This joint work on FlyingLabs.org is proof of our public commitment to contribute directly to systems change. This collective effort also reflects our commitment to the Founders Power Pledge. We will continue reporting back on our joint progress in the coming months. In the meantime, one of our top priorities for 2021 will be to secure grants to fund this transition and to ensure the leadership team at FlyingLabs.org has dedicated salaries. We will also be looking for grants to support creating the Flying Labs Handbook per our earlier commitment. This handbook will be an essential part of driving the adoption of the Flying Labs model at scale.
Finally, this is also a question of equity. WeRobotics has no interest in joining the large club of Western NGOs that continue to run or coordinate projects in the Majority World indefinitely. We have no interest in being another NGO without an exit strategy. We want to actively devolve power, money and voice to local organizations. This explains why WeRobotics and Flying Labs were established as separate identities when WeRobotics was founded in 2015. Yes, Flying Labs are already independent, but that’s just the start. While WeRobotics has served as the primary enabler of the Flying Labs network since then, the time has come to begin the transition to FlyingLabs.org, an independent legal entity rooted in the Majority World and led by experts from the Majority World. This is an essential step to take the Flying Labs network to the next level. More local, diverse and inclusive leadership with lived experience in the Majority World is absolutely essential for the Flying Labs network to continue growing and succeeding. In time, FlyingLabs.org will serve as the main enabler of the Flying Labs network.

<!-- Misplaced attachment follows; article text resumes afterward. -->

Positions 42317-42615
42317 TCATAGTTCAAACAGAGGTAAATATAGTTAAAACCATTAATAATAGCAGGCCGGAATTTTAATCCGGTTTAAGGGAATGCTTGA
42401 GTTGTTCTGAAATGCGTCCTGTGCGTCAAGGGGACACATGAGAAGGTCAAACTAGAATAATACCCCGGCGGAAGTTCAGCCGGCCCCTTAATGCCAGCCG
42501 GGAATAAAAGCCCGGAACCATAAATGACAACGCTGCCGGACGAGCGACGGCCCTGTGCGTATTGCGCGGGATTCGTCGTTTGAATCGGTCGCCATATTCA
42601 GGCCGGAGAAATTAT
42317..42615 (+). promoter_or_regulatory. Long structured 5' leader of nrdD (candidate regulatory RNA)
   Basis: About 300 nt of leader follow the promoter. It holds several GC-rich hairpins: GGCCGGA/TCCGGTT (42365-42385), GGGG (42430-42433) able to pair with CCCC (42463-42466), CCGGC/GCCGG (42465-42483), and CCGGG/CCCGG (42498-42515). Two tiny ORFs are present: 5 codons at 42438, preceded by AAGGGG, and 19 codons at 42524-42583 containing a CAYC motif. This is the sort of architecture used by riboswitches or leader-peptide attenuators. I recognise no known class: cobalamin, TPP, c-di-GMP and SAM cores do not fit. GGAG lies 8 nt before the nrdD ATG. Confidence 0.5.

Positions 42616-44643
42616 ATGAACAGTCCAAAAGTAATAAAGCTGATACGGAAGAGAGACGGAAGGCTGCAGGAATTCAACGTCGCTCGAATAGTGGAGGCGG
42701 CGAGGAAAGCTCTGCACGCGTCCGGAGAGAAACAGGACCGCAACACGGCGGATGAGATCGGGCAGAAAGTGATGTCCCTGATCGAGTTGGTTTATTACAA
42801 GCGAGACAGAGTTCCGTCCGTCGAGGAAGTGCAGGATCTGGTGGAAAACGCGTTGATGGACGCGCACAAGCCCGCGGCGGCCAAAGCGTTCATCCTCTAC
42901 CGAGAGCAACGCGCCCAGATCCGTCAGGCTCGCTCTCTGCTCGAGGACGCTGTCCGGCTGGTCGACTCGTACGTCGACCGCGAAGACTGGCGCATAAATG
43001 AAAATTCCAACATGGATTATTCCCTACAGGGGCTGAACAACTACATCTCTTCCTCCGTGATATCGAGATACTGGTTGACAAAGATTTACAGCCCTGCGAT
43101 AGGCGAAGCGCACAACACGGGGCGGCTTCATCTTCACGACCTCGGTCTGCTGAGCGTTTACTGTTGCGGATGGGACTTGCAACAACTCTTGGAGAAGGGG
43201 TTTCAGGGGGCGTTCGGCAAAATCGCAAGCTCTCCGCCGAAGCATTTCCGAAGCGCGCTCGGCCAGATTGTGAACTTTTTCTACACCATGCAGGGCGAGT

Learn more about our efforts to Shift the Power here.